Bimekizumab Betters Plaque Psoriasis Clearance Versus Secukinumab at 48 Weeks

Article

A comparison of the IL-17 inhibitors suggest the more dynamic pathway-targeting biologic is more efficacious, but linked to more oral candidiasis.

Kristian Reich, MD, PhD

Kristian Reich, MD, PhD

Bimekizumab was associated with greater 100% skin clearance than comparator biologic secukinumab (Cosentyx) in both short-term and long-term treatment periods in new data from the phase 3b BE RADIANT trial.

In a UCB Pharma-funded study presented at the American Academy of Dermatology (AAD) 2021 Virtual Meeting Experience this weekend, investigators provided a comparison of the 2 interleukin-17 (IL-17) inhibitor biologic therapies for patients with moderate to severe plaque psoriasis.

The findings, conducted by Kristian Reich, MD, PhD, of the University Medical Center Hamburg-Eppendorf, and Richard B. Warren, MD, PhD, of the University of Manchester, show significant improvement in 100% Psoriasis Area Severity Index (PASI) scores at weeks 16 and 48 with bimekizumab. However, they also indicated a greater risk of oral candidiasis with investigative therapy.

Bimekizumab is a humanized monoclonal antibody which selectively inhibits the IL-17A and IL-17F pathway—both of which are believed to drive inflammation and plaque psoriasis pathobiology in affected patients. Comparatively, secukinumab only blocks the IL-17A pathway.

Investigators randomly assigned patients with moderate to severe plaque psoriasis 1:1 to either 320 mg bimekizumab every 4 weeks or 300 mg secukinumab once weekly for 4 weeks, followed by every 4 weeks. The trial treatment duration was 48 weeks.

Reich, Warren and colleagues sought a primary endpoint of PASI 100 from baseline at week 16 of treatment. Originally, the primary analysis sought the noninferiority of bimekizumab to secukinumab by -10 percentage points on PASI 100 prevalence, before being tested for treatment superiority.

Eligible patients were aged 18 years or older with plaque psoriasis for at least 6 months prior to screening, with moderate to severe disease defined as a PASI score of ≥12 at baseline, at least 10% body-surface area affected by psoriasis, and an Investigator’s Global Assessment (IGA) score of ≥3.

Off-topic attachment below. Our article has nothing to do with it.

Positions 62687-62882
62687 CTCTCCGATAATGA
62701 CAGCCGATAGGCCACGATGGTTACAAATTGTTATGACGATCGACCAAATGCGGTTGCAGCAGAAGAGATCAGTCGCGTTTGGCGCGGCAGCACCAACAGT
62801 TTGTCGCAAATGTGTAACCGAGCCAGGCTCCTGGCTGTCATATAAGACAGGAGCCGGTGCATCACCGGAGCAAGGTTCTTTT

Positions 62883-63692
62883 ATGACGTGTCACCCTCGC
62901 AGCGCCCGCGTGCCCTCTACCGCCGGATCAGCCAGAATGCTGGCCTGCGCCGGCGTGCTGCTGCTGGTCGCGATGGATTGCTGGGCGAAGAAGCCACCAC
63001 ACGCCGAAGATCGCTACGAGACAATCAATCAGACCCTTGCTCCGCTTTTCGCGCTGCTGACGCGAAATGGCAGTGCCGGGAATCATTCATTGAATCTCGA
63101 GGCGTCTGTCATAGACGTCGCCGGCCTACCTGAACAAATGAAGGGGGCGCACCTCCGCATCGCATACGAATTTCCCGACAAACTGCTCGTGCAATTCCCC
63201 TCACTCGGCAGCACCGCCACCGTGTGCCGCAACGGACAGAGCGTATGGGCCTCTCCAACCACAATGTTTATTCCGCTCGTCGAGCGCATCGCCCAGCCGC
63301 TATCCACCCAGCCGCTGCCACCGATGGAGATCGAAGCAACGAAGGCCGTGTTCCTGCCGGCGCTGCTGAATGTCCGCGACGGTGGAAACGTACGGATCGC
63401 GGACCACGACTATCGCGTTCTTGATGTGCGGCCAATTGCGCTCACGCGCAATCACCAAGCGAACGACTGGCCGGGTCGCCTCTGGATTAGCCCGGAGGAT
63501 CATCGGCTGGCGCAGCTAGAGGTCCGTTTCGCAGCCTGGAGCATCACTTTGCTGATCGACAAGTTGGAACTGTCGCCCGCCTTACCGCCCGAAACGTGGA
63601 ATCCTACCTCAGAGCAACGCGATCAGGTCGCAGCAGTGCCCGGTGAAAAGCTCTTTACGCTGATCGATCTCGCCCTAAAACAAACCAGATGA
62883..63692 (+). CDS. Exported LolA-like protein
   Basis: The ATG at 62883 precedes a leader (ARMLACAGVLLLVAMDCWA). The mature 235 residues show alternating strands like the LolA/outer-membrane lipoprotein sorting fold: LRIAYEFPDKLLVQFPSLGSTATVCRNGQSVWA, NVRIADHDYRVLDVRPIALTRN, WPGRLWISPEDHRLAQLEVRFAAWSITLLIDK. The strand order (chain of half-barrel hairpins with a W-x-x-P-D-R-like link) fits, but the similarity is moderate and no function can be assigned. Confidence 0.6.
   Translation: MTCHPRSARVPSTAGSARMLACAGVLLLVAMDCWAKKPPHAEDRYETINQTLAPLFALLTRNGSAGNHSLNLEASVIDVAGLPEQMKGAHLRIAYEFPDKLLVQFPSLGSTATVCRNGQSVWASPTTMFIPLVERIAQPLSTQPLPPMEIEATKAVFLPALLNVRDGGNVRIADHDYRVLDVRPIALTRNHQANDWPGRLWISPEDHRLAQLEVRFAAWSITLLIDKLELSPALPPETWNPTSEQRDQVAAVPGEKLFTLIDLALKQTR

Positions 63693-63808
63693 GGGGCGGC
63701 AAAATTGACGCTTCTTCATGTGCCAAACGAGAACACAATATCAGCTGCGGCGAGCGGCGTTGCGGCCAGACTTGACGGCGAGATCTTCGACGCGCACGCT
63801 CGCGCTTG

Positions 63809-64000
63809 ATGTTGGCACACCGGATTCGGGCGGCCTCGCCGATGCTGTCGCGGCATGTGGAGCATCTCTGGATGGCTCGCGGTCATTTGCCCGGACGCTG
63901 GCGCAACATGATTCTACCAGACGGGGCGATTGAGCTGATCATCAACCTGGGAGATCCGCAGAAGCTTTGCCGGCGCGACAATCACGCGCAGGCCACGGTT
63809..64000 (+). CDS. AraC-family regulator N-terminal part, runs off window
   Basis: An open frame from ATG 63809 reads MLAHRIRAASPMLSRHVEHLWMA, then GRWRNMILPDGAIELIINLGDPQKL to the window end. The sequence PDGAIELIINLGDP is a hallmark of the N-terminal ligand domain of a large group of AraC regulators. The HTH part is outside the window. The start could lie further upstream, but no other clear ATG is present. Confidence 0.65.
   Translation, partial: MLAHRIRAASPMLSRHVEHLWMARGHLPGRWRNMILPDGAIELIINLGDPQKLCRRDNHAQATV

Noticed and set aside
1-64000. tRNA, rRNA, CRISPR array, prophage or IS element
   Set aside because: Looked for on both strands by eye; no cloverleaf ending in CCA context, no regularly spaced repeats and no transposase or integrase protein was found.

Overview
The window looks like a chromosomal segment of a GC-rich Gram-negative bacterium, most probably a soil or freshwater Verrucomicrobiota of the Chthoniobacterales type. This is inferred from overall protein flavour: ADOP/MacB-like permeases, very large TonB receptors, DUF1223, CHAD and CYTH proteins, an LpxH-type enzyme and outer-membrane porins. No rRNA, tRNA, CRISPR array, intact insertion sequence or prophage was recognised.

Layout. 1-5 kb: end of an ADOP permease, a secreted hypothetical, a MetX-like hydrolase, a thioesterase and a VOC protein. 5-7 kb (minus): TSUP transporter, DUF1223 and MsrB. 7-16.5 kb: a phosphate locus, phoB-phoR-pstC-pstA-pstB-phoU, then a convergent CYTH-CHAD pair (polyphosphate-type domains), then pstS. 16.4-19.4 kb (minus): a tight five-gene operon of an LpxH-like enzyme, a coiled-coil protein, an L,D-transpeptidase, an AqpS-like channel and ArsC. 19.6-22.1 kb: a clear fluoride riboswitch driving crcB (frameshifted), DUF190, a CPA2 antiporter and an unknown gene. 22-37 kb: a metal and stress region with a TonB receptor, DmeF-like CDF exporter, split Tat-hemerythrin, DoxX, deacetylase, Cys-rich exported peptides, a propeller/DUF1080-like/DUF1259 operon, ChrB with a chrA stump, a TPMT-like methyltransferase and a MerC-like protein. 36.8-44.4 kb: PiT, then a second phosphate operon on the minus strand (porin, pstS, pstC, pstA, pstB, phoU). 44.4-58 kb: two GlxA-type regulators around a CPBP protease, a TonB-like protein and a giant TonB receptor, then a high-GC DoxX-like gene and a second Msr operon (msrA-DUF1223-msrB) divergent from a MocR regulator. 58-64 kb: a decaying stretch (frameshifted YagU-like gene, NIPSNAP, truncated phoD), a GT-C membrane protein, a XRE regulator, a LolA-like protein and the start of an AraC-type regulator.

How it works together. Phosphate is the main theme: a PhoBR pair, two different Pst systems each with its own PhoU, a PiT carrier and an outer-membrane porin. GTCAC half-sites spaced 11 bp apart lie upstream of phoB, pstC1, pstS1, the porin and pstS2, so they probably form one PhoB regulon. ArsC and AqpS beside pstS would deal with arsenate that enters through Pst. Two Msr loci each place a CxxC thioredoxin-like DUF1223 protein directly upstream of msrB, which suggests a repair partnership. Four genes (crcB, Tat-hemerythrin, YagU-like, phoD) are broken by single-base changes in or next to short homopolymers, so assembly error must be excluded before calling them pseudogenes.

A total of 743 patients were assigned to either bimekizumab (n = 373) or secukinumab (n = 370). More than 60% (230 [61.7%]) of patients to receive bimekizumab achieved PASI 100 at week 16, versus just 48.9% (181) patients receiving secukinumab, indicating a 12.7 percentage-point adjusted-risk difference (95% CI, 5.8 – 19.6).

Investigators additionally observed a noninferiority and superiroirty to secukinumab (P <.001) based on this outcome.

By week 48, two thirds (67.0%) of patients treated with bimekizumab achieved PASI 100 response, while the rate of secukinumab-treated patients to achieve the mark had decreased to 46.2% (171). The adjusted risk difference increased to 20.9 percentage points in the extended time period (95% CI, 14.1 – 27.7; P <.001).

However, Riech, Warren and colleagues observed a significantly greater prevalence of oral candidiasis in the bimekizumab arm (72 [19.3%]) than the secukinumab arm (11 [3.0%]). All but 2 cases among the bimekizumab arm were mild or moderate in severity, and none led to treatment discontinuation.

Investigators concluded the data suggest IL-17A and IL-17F inhibition may be associated with greater clinical benefit in moderate to severe plaque psoriasis treatment than lone IL-17A inhibition.

Though the trial was limited by a lacking placebo group, insignificant patient racial diversity, and exclusion of IL-17 inhibitor-unresponsive patients, the team emphasized the BE RADIANT findings warrant a greater understanding of specific IL-17 pathway targeting in the treatment of plaque psoriasis.

“Longer and larger trials are required to determine the relative effects of interleukin-17A and interleukin-17F inhibition as compared with inhibition of interleukin-17A alone in psoriasis,” they wrote.

The study, “Bimekizumab versus Secukinumab in Plaque Psoriasis,” was published online in The New England Journal of Medicine.

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